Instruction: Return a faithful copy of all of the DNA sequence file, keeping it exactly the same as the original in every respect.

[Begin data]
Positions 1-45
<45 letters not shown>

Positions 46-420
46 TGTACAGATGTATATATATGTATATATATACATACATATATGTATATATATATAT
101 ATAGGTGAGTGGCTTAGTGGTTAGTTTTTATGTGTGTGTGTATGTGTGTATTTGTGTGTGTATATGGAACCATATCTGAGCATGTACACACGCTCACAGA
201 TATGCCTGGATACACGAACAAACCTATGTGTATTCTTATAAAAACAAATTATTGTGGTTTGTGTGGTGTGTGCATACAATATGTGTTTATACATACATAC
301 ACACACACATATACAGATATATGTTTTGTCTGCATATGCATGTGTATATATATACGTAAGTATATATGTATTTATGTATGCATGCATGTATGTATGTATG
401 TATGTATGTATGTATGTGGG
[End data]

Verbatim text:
Positions 1-45
<45 letters not shown>

Positions 46-420
46 TGTACAGATGTATATATATGTATATATATACATACATATATGTATATATATATAT
101 ATAGGTGAGTGGCTTAGTGGTTAGTTTTTATGTGTGTGTGTATGTGTGTATTTGTGTGTGTATATGGAACCATATCTGAGCATGTACACACGCTCACAGA
201 TATGCCTGGATACACGAACAAACCTATGTGTATTCTTATAAAAACAAATTATTGTGGTTTGTGTGGTGTGTGCATACAATATGTGTTTATACATACATAC
301 ACACACACATATACAGATATATGTTTTGTCTGCATATGCATGTGTATATATATACGTAAGTATATATGTATTTATGTATGCATGCATGTATGTATGTATG
401 TATGTATGTATGTATGTGGG